In wintertime 150 years ago in the Civil War, speculation arose in the North about the road ahead to the long conflict. The New York Times, in a dispatch Jan. 13, 1864, noted that the North would need to “bisect” the Confederacy if the Union were to prevail. “But there is much to do — indeed, there is much being done — which is all-important and highly essential to future operations.” The paper noted that the spring warm-up comes first to the South and a key to the Union war strategy would be laying down new supply and communications lines by rail and other means to eastern Tennessee. The paper noted that the Union’s recent victories in eastern Tennessee would make that one base for launching further strikes into the Deep South. And the paper exhorted Lincoln’s government to supply Grant with sufficient troops for the fight ahead. Said the paper: “Let the Government not fail to see to it that Gen. Grant has an army in numbers sufficient for his work ... the last fatal blow to the rebellion is to be struck by Gen. Grant.”
Northern war strategy
Do you hear the people sing?
Sometimes referred to as “the world’s most popular musical,” “Les Miserables,” an adaptation of Victor Hugo’s 1846 novel, has been performed around the globe in more than a dozen languages for nearly 30 years.
Bryan Collins: God so loved
In John 3:16, Jesus spoke of the Father’s love of the world, “For God so loved the world that he gave his only begotten son, that whoever believes in him should not perish but have everlasting life.”
The Rev. G. David Henderson: Those who help also serve Christ
If the reader wrongly believes Christ can’t use you because you’re too timid to sing, pray, speak publicly, play musical instruments in worship services inside a church sanctuary, today’s devotional will greatly encourage you.
New pastor for First Presbyterian
The Rev. William McMullen “Will” Scott, currently of Indianapolis, Ind., has been called to serve as the pastor of Dalton’s First Presbyterian Church. Scott is only the 19th senior minister to be called by the congregation in the church’s 167-year history. His nomination was approved by the congregation Sunday, June 15, following a yearlong search.
Bryan Collins: Men, step up
On Sunday, our nation will celebrate Father’s Day. The observable differences in the way Father’s Day and Mother’s Day are celebrated could be attributed to several different factors. Mother’s Day is typically a more sentimental occasion than Father’s Day because our moms are usually a little more sentimental. Moms are typically more nurturing and so we think of them differently than we think of our dads. It is too often the case that moms have to play the role of mother and father to the children.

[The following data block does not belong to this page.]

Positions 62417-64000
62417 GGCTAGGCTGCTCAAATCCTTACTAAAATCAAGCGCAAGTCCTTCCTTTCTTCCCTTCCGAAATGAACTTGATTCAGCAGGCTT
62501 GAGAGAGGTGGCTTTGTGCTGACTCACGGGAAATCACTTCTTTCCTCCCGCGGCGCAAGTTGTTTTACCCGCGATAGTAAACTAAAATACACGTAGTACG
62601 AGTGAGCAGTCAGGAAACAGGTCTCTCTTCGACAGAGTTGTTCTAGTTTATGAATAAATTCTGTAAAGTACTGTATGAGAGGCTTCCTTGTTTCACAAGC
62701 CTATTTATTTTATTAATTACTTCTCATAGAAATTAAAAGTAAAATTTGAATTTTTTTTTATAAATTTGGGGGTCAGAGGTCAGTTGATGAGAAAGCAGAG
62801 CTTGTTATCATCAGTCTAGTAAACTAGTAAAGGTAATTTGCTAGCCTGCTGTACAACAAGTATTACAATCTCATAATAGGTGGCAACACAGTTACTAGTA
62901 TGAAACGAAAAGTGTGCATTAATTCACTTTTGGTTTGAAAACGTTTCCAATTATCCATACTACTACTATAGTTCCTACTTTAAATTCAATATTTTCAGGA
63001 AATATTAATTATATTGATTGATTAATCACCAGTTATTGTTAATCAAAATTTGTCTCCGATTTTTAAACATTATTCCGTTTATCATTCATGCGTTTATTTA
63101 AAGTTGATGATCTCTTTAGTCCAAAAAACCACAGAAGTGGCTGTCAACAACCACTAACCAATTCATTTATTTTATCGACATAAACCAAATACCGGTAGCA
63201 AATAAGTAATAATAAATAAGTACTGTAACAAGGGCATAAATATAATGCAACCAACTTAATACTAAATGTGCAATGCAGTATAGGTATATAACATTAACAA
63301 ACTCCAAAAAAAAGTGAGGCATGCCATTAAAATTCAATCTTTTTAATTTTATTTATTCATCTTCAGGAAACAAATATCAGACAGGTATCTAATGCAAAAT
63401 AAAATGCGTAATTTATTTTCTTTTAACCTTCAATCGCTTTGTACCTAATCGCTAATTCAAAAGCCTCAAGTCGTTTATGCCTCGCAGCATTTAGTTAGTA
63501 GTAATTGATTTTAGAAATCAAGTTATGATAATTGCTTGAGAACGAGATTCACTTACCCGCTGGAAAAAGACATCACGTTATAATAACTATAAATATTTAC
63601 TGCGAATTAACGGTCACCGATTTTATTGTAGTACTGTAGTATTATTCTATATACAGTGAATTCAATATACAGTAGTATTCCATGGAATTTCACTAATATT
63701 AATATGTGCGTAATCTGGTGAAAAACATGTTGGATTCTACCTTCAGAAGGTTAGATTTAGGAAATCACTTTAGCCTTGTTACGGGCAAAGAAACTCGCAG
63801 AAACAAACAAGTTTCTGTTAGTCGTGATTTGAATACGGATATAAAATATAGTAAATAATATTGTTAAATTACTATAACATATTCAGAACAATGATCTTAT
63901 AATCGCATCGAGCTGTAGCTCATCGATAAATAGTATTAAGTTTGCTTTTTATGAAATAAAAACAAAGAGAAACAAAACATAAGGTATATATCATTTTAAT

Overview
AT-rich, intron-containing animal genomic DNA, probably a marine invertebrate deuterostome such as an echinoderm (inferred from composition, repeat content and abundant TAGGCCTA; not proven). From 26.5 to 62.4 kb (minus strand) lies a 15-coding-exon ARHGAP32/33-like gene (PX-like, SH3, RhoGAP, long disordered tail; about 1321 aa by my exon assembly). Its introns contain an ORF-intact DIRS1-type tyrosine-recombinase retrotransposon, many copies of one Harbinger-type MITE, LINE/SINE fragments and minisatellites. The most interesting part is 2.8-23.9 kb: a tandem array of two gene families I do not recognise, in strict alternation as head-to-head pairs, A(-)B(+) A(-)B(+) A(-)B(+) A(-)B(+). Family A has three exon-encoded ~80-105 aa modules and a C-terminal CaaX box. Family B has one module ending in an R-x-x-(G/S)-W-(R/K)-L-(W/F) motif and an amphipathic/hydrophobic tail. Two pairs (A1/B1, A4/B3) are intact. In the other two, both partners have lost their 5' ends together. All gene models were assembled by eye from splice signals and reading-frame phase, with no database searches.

The Rev. G. David Henderson: The powerlessness in aloneness
God knows the fragileness of every human he has created. The first time God graded something as “no good” within his new creations is when he created the first human, Adam: “It is not good for any man to abide alone” (Genesis 2:18). God then created Eve.
DLT play features bluegrass gospel music, comedy
It is October of 1945, the war is over, and the gospel-singing Sanders family is back together again.
O.N. Jonas Memorial Foundation plans for future
The yearly meeting of the O.N. Jonas Memorial Foundation was recently held and plans for the future were discussed. The foundation (administered by the Creative Arts Guild) began in 1968 with friends of the late Oscar N. Jonas uniting with business, civic and educational leaders to establish an organization that could perpetuate Oscar’s aspirations for the cultural enrichment of all children in northwest Georgia. The foundation sponsors visual, performing and literary arts in Dalton Public Schools, Whitfield County Schools and Murray County Schools, and also Crossroads, Mountainbrook and the Dalton Regional Youth Detention Center. All programs are free to students.
Robin Richmond Mason: Sit down for a season but stand firmly on your roots
Proverbs tells us that a woman can live in such a way that her children will rise up and call her blessed.
The Rev. G. David Henderson: Christ-like power from devilish thorns
Today’s devotional is to the readers who have asked God many times to rid Satan out of their life, but as of yet he hasn’t removed him. The Apostle Paul also experienced such heartbreaking misery.
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- Do you hear the people sing?